The interviews were conducted between December 2019 and October 2020. RCs were interviewed in person at their workplaces December 2019 – January 2020. Employees were interviewed April – September 2020, 12-months after their inclusion in the study. First-line managers were interviewed May – October 2020, 12-months after their employees’ inclusion in the study. The interviews with employees and first-line managers were conducted by telephone due to restrictions related to the Covid-19 pandemic. All interviews were recorded digitally and transcribed verbatim. The interviews with RCs lasted approx. 50 min (39–60 min). The first part of the interviews with employees (used for this study) lasted approx. 25 min (15–40 min) and with first-line managers approx. 23 min (8–30 min). The length of interviews varied because the number of questions for different stakeholders differed. Each audio file was cross-checked for accuracy and identifying information was removed to ensure confidentiality before the data were analyzed. It was decided that approximately 30 interviews would be sufficient, approximately 10 from each group .
On joining the study, all RCs, and employees, regardless of randomisation, received information about a forthcoming interview. A few weeks before the interviews took place, the RCs and employees from the intervention group received specific information related to the interview and were invited to participate. Each employee was called a maximum of three times. If they responded, they were asked to participate in an individual interview. During the call, the interviewer asked the employee for permission to contact their first-line manager. This recruitment process resulted in 29 individual interviews (Fig. 2).
The data were analysed using qualitative content analysis  in the following steps: 1) IK listened to all audio files and read the transcripts several times to get an overall understanding of the content. EBB read all transcripts and LK read nine transcripts; 2) transcripts were explored through inductive open coding by reading the transcripts line by line and highlighting meaning units related to the aim in each interview. The data analysis software program Nvivo; version 12 was used to sort the data. Meaning units were then transferred from Nvivo to Excel for condensation; 3) meaning units were condensed descriptively by a description close to the text; 4) condensed meaning units were interpreted searching for the latent meaning and given a code; 5) codes were compared and those with similar content were combined into sub-themes (N = 85). After the fifth step, the analysis took a deductive approach by grouping each sub-theme according to the CFIR domains. Each CFIR domain was given a description of what it included and which stakeholder context the domain described. Using these domain descriptions, all sub-themes were categorized. A sub-theme could only fit into one domain. A number of sub-themes were found to overlap domains and the authors IK, LK and EBB reviewed those sub-themes and decided on the appropriate domain based on the most suitable contextual placement according to the domain description; 6) one theme describing the experiences of participating in the PSI-WPI was created for each CFIR domain based on the latent meaning of the codes in that sub-themes; 7) in each of the four domains, facilitators of and barriers to participating in the PSI-WPI were identified. The analysis was conducted by IK under the supervision of EBB and LK. During the later phase of the analysis, the themes, and the grouping of the sub-themes according to the CFIR domains were discussed and reviewed with all authors. Quotations were used to illustrate the link between the data and the description of the findings, identification of each stakeholder and by a participant code.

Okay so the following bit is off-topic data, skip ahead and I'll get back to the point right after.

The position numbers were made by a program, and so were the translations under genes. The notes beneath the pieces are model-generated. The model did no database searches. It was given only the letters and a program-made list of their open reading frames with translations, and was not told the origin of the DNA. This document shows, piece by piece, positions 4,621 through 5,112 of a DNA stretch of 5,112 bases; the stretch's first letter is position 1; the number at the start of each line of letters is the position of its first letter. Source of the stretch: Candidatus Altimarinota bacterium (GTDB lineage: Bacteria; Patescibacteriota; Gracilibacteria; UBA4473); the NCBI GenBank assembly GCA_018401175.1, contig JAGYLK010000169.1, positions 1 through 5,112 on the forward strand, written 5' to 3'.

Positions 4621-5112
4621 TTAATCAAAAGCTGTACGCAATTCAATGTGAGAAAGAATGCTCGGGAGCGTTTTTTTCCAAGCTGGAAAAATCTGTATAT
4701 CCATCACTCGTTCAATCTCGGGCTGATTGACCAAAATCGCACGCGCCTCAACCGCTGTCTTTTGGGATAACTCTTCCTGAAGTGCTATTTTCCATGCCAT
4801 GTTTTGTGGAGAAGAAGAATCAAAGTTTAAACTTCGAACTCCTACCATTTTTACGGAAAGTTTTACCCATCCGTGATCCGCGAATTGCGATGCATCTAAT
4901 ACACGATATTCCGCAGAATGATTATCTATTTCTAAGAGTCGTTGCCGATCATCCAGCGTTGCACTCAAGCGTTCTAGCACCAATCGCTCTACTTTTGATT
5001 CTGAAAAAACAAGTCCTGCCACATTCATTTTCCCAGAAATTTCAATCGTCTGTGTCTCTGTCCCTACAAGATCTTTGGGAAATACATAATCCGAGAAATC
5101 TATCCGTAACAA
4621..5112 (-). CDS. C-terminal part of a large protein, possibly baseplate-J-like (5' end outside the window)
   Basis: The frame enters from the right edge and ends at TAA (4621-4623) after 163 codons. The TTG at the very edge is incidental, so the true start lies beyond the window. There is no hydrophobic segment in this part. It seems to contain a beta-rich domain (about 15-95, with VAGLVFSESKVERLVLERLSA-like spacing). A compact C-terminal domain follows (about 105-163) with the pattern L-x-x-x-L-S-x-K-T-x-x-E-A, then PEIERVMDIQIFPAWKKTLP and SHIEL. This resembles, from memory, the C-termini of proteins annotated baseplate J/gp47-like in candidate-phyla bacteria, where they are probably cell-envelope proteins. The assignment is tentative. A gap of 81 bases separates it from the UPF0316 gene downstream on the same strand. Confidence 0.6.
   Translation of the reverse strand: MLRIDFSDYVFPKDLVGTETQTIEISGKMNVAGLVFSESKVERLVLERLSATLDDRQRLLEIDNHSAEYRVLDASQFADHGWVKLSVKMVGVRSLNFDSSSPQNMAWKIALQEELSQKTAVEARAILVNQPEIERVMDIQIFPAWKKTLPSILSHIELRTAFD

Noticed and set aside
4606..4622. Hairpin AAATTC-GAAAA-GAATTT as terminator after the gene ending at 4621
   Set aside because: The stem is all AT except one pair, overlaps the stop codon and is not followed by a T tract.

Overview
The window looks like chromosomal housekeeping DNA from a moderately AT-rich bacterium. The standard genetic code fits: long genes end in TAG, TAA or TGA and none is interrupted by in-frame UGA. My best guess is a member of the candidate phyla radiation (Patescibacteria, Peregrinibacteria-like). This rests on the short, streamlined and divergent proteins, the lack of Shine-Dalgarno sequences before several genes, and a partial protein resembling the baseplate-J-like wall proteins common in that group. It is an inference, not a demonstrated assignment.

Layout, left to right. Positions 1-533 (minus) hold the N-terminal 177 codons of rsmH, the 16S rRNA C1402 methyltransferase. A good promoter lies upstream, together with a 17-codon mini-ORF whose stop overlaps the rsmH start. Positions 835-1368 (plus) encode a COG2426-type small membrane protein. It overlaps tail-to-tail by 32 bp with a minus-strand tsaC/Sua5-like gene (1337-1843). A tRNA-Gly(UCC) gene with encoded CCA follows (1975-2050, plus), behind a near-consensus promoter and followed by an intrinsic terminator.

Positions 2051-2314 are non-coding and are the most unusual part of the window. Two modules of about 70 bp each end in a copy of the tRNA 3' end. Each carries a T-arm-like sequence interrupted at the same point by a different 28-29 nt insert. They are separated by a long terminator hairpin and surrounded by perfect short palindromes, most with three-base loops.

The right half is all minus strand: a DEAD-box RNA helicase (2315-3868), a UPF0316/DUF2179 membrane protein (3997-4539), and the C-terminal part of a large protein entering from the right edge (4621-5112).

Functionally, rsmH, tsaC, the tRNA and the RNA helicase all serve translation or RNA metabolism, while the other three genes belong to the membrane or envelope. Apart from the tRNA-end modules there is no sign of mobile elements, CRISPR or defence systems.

The study was approved by the Swedish Ethical Review Authority 2017–06-21, reference number 496–17. Informed consent was obtained from all participants. The study follows the recommendations for research on human subjects as declared in the Helsinki declaration .
An overview of participant characteristics is given in Table 1. At baseline, the main reason for SA was a diagnosis of anxiety, stress, or depression. When comparing the baseline characteristics of the interviewed employees (n = 13) with PROSA study participants i.e. those who responded to the baseline questionnaire (n = 175) no significant differences were found regarding age, education, exhaustion assessed by the self-reported exhaustion scale  depression, or anxiety assessed by the Hospital Anxiety and Depression scale . The stakeholders’ experiences of participating in the PSI-WPI is described in the results section. An overview of the results including CFIR domains, themes describing experiences, facilitators and barriers are presented in Table 2.